New media new governance

In our focus on networks and politics I found the article “Google Earth and the nation-state: Sovereignty in the age of new media” by Sangeet Kumar particularly interesting.  The power of large MNCs is nothing new, but the rules seem to be changing with the rise of large global companies that are information-based and networked, operating without regard to national physical boundaries in the interest of delivering a global public good.

As Kumar describes  “Google has 450,000 servers located in about 25 locations, is available in 112 languages and provides 159 country-specific portals….Its might arises not from military capabilities, such as standing armies or physical power, but intellectual capital – a crucial arbiter of power in the information age.” (Kumar, 2010)

The networked structure of these companies makes them increasingly difficult to govern since they are less identifiable with any one nation, any material goods and their products flow freely across national boundaries among the nodes of their network.  Whereas the large retail MNCs had a clear identification with the nation they were based in and a tangible product, companies such as Google are more difficult to challenge because they don’t seem representative of any one nation’s interest but rather are in the interest of making the world better, and producing a global public good, information.  As a result they are more difficult to challenge.  Can we even imagine a world now without Google?

There seemed to be more backlash against the power of retail MNCs because it was perceived that they were using their power to their advantage and bending the rules to further their interest.  However, it is interesting that the same fear doesn’t seem to be as prevalent with these large media companies.  Yet they are also using their power to their benefit because after all they are companies, with an interest in making their company grow.

For example, Kumar discusses Google’s concession to the Indian government in the Google Earth-India controversy as essentially good PR.  “The timing [of the concession] showed that the company sought to capitalize on the controversy, and use it to send out a positive message in order to further its commercial interests… This voluntary concession on its part was more an attempted gesture of goodwill than acquiescence to pressure from the Indian government.” (Kumar, 2010)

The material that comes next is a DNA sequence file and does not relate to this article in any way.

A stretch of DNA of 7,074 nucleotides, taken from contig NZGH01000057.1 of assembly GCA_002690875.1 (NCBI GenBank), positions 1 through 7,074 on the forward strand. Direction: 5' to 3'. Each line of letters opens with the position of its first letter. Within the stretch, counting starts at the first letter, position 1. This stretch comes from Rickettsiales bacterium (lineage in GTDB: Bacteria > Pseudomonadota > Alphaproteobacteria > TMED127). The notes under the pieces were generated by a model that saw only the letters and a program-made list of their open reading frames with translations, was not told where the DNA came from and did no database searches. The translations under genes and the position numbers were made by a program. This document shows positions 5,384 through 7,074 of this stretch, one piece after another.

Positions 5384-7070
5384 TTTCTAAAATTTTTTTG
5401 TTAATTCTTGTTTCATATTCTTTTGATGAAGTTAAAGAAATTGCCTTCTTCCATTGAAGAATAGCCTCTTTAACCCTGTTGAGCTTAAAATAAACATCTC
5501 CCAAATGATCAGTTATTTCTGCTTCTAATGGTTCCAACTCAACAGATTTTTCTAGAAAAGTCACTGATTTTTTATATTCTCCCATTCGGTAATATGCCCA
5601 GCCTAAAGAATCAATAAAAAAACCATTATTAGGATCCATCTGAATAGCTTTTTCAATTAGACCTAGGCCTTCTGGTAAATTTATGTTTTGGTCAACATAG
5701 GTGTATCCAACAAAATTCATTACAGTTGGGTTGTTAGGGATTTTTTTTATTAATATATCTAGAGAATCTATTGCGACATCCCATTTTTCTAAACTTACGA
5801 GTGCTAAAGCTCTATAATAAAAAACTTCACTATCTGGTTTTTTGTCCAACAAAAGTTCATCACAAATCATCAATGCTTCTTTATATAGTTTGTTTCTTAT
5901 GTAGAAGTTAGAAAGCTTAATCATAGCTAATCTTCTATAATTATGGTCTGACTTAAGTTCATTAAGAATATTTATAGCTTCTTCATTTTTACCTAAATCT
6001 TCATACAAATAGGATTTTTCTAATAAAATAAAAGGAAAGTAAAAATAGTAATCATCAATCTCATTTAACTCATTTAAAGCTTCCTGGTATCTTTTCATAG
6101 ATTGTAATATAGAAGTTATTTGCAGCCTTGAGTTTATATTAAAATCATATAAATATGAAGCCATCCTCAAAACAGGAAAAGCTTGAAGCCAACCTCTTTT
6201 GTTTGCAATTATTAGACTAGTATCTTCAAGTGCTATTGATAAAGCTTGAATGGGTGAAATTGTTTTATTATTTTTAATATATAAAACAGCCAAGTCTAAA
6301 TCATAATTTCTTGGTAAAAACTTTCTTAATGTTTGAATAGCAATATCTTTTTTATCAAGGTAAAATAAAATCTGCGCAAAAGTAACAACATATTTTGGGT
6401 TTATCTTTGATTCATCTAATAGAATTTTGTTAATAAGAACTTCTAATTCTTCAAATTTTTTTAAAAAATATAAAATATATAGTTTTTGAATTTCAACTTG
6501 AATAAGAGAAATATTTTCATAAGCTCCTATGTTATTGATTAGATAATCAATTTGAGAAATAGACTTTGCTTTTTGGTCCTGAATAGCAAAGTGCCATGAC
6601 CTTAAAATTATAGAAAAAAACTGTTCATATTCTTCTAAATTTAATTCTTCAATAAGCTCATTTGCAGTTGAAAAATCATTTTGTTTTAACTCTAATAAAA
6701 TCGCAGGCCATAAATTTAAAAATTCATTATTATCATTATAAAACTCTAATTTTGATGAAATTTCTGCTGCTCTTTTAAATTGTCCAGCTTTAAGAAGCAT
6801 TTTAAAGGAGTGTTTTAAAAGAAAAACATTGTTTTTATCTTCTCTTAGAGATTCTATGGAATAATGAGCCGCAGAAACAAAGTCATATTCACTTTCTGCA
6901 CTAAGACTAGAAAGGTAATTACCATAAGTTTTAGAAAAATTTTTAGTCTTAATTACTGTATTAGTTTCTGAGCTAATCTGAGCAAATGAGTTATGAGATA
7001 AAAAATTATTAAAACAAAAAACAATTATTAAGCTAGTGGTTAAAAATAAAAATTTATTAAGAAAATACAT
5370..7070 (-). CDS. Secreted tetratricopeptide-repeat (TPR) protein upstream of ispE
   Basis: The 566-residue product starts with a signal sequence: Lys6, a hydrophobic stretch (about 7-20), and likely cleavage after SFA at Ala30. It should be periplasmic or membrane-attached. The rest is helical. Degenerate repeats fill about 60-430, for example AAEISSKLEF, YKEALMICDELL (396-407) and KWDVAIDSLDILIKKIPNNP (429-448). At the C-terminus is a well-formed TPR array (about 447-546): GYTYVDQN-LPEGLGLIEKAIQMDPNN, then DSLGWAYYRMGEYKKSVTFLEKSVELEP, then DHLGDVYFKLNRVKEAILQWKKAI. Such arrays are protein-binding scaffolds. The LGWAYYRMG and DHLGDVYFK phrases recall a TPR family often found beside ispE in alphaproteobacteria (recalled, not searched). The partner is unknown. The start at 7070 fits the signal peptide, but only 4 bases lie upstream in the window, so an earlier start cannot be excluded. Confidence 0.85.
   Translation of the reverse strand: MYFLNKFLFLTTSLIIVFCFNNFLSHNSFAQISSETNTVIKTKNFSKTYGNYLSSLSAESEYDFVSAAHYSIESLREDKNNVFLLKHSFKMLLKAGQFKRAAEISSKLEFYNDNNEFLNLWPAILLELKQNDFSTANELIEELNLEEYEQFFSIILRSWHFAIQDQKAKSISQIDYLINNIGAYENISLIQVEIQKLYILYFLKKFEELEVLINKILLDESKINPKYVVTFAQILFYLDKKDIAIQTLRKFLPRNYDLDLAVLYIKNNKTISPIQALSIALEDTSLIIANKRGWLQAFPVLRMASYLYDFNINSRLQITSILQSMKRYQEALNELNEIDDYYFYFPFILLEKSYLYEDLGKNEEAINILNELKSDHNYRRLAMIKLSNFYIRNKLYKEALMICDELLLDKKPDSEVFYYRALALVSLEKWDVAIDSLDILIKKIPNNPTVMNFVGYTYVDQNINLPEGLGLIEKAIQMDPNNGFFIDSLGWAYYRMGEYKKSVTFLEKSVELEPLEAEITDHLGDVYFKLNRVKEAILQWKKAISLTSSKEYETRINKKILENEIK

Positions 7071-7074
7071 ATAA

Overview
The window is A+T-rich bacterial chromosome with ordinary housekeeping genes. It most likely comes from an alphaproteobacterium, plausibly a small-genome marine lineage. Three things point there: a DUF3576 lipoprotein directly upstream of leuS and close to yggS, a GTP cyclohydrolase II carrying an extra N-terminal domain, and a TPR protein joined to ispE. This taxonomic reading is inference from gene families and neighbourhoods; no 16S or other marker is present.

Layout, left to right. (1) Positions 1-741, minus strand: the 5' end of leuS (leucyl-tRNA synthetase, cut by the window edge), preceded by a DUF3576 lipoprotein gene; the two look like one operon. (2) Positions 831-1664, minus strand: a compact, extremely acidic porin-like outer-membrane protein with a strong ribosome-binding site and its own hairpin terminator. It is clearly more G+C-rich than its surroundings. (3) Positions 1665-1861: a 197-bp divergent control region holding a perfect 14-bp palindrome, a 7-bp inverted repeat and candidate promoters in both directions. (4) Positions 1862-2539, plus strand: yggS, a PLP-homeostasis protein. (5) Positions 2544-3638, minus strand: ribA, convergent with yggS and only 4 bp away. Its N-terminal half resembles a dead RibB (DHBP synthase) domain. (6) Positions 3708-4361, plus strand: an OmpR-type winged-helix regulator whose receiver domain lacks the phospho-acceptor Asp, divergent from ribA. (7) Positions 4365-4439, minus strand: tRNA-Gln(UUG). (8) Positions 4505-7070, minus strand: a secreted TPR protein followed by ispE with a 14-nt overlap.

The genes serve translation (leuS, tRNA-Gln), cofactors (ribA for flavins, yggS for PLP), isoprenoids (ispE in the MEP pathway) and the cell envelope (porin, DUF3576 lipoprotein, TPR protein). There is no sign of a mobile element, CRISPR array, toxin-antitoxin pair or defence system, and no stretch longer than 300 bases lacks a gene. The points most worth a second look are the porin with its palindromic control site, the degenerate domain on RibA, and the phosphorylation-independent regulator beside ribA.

It seems that these large media entities actually wield some power over nation-states and only succumb to their demands in order to mitigate bad press, in the interest of the good of their company, hiding under the guise of doing the world a good service.  As Kumar argues, Google did not have to heed the Indian governments’ complaints, it decided to make changes, and arguably for its own interest.

There is a culture around these companies that they are admirable and making our world a better place, and so we don’t seem to worry as much about the scope of their power.  However, maybe this is changing.  On top of US complaints about Facebook privacy policies, Germany is also bringing a lawsuit against the company related to privacy issues that don’t comply with the regulations inside its sovereign territory.   It will be interesting to see how these battles play out as an answer to the future of global governance.  Is there any way to regulate these large companies or is this just our changing global landscape and nation-states must step aside and invite them in to global governance?

It also begs the question, is it ok to let these companies, like Google, have this much power because they are positively impacting our world or do we need to find a way to better regulate them?

-Z’leste 

 


Sangeet Kumar, “Google Earth and the nation-state: Sovereignty in the age of new media” Global Media and Communication 2010 6: 154.

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